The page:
Wisely, St. Germain makes these negotiations only the subtext of their interactions, which include dealing with the wounded deer and their own poorly equipped campground. Yet each scene explores a different aspect of the escalating power struggle. Ford, hungry for economic and political advancement, often seems to control the situation. But Gary Rayppy gives the man an adolescent crudeness, his voice rising and falling like a developing boy's. This is a man corrupted by success through machines, unskilled in basic human communication, a touching failure. With his impulsive physicality and aggressive tone, Rayppy's Ford is dominant and crippled by turns as he tries to manipulate his way into a future presidency, using blackmail, anti-Semitic propaganda, and sheer bluster. And yet, like Ross Perot, his dreams of an America run on corporate principles sometimes, briefly, sound like common sense--that is, until he digresses into spiritualism or "Jewboy" insults.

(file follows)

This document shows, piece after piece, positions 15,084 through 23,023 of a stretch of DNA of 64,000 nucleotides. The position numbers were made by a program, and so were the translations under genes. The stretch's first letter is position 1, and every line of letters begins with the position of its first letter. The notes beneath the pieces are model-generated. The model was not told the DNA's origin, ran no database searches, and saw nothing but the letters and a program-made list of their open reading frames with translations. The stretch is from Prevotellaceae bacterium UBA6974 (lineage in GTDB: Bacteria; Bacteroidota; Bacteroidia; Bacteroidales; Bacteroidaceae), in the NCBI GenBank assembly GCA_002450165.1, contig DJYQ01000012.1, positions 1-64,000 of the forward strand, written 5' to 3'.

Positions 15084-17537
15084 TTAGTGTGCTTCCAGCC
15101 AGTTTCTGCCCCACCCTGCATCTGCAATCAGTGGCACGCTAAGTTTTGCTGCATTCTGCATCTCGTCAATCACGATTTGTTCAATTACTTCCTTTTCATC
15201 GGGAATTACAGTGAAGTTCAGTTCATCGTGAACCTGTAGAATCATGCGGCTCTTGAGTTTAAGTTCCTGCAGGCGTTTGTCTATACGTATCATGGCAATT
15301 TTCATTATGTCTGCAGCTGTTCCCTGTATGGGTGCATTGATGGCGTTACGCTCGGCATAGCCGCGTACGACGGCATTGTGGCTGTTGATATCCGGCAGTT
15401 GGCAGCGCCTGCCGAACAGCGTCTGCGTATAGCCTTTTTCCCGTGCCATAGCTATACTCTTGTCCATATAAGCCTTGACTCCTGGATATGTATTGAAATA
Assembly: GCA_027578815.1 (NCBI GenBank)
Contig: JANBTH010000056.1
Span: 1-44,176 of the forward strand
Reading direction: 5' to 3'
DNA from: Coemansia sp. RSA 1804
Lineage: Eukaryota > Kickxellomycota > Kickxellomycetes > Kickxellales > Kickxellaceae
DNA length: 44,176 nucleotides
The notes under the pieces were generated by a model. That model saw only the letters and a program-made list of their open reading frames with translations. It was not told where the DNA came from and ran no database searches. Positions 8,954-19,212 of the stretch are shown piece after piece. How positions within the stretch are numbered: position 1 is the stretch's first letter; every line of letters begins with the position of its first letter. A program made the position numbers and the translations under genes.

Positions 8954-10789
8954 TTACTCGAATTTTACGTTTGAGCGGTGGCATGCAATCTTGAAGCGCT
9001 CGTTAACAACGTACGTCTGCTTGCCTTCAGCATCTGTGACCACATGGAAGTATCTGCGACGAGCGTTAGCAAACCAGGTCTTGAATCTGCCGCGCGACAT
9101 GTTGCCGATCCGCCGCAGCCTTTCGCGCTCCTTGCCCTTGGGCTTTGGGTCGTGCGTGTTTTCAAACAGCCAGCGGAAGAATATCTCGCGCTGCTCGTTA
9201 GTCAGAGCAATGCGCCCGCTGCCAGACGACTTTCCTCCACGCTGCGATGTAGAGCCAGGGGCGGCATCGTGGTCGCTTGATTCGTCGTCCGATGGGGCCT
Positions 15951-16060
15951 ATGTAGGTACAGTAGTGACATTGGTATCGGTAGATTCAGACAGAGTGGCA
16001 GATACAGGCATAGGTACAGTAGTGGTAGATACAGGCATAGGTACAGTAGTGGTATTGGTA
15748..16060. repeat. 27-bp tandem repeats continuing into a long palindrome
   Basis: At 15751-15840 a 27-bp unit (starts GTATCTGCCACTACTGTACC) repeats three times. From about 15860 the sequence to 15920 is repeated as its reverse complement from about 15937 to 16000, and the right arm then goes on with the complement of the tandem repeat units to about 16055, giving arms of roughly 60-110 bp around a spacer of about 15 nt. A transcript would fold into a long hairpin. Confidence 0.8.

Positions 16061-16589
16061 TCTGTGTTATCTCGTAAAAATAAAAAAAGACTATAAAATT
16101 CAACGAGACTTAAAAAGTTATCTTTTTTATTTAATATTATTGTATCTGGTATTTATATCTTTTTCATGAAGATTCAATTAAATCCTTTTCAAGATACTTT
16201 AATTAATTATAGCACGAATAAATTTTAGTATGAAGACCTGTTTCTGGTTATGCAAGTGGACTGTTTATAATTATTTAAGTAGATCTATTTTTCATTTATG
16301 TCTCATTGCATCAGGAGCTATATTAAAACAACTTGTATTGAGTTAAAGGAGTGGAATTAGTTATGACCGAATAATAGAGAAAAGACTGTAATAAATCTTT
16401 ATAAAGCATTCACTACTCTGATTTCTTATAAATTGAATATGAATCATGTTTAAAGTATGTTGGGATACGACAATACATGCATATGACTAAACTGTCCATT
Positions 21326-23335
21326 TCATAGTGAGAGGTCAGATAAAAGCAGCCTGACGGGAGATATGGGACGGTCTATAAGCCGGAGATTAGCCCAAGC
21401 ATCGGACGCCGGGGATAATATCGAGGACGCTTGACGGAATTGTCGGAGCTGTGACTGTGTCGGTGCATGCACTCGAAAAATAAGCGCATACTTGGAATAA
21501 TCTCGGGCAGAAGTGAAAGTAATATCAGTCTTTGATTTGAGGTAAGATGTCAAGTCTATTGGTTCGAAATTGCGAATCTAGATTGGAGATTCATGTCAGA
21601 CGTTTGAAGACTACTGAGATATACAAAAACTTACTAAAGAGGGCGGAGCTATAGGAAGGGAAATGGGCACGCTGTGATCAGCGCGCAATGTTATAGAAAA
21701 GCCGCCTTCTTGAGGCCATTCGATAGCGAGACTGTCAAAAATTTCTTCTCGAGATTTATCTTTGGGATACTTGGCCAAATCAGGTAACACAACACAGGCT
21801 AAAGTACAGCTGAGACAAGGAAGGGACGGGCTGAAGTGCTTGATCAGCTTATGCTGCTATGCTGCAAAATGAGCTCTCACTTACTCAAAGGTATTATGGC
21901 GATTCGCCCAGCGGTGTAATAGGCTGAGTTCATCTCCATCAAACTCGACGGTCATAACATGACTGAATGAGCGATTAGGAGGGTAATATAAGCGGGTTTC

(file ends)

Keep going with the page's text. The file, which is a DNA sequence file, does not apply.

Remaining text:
His primary opponent--and scapegoat--is Harding, played with a cagey boy-next-door quality by Glen Allen Pruett. Harding, who at first appears to be the least interesting character, is arguably St. Germain's most skillful creation. As the play's negotiations and revelations continue, he changes from a bored, sullenly conforming handshaker into a firmly moral, free-spirited, and likable man. Pruett gives the part just the right amount of halfhearted posturing and frustrated honesty, at times clenching his hands in a stymied twitch or breaking out into clumsy, liberating howls of laughter that shake his entire body. Without reducing the play to a polemic, Harding's transformation skillfully comments on the constraints and hypocrisies of public office.

For many reasons, my favorite character is Edison. Richard Henzel's performance is nuanced and intelligent, showing the inventor at 72, a fragile man of steel who ultimately names and controls the play's historic decision. Like my grandfather, Henzel's Edison is an observer, a man who tells his stories sparingly and guards his loyalties against manipulation and exploitation. He is a mediator, able to shape other men, despite his physical frailties, with a curmudgeonly intelligence. Edison often surprises with his sarcasm or gentleness--he cannot be predicted.